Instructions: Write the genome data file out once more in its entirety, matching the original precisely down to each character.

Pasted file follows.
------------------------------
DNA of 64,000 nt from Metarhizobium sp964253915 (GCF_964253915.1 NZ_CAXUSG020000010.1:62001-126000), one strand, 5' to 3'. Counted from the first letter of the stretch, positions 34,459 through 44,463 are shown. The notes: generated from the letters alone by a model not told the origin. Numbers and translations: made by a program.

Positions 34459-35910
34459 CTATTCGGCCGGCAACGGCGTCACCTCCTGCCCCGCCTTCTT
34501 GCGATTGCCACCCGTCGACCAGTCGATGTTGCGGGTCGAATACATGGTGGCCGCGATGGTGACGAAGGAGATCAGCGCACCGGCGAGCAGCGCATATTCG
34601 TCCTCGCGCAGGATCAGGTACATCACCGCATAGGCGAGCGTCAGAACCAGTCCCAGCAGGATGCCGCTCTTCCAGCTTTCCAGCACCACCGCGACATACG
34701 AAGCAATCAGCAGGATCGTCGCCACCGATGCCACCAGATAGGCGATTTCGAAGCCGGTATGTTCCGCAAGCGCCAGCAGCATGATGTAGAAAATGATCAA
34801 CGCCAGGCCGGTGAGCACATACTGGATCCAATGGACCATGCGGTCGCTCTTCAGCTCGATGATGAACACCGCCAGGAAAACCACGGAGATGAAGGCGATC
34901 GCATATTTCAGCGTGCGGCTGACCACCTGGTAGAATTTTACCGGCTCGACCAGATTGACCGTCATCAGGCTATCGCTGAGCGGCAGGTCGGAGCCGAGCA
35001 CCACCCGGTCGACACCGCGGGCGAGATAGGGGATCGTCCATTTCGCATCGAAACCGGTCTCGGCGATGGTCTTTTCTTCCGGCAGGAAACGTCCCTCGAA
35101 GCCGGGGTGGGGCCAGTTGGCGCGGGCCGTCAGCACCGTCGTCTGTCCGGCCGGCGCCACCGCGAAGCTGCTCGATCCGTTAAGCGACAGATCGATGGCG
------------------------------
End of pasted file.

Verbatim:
DNA of 64,000 nt from Metarhizobium sp964253915 (GCF_964253915.1 NZ_CAXUSG020000010.1:62001-126000), one strand, 5' to 3'. Counted from the first letter of the stretch, positions 34,459 through 44,463 are shown. The notes: generated from the letters alone by a model not told the origin. Numbers and translations: made by a program.

Positions 34459-35910
34459 CTATTCGGCCGGCAACGGCGTCACCTCCTGCCCCGCCTTCTT
34501 GCGATTGCCACCCGTCGACCAGTCGATGTTGCGGGTCGAATACATGGTGGCCGCGATGGTGACGAAGGAGATCAGCGCACCGGCGAGCAGCGCATATTCG
34601 TCCTCGCGCAGGATCAGGTACATCACCGCATAGGCGAGCGTCAGAACCAGTCCCAGCAGGATGCCGCTCTTCCAGCTTTCCAGCACCACCGCGACATACG
34701 AAGCAATCAGCAGGATCGTCGCCACCGATGCCACCAGATAGGCGATTTCGAAGCCGGTATGTTCCGCAAGCGCCAGCAGCATGATGTAGAAAATGATCAA
34801 CGCCAGGCCGGTGAGCACATACTGGATCCAATGGACCATGCGGTCGCTCTTCAGCTCGATGATGAACACCGCCAGGAAAACCACGGAGATGAAGGCGATC
34901 GCATATTTCAGCGTGCGGCTGACCACCTGGTAGAATTTTACCGGCTCGACCAGATTGACCGTCATCAGGCTATCGCTGAGCGGCAGGTCGGAGCCGAGCA
35001 CCACCCGGTCGACACCGCGGGCGAGATAGGGGATCGTCCATTTCGCATCGAAACCGGTCTCGGCGATGGTCTTTTCTTCCGGCAGGAAACGTCCCTCGAA
35101 GCCGGGGTGGGGCCAGTTGGCGCGGGCCGTCAGCACCGTCGTCTGTCCGGCCGGCGCCACCGCGAAGCTGCTCGATCCGTTAAGCGACAGATCGATGGCG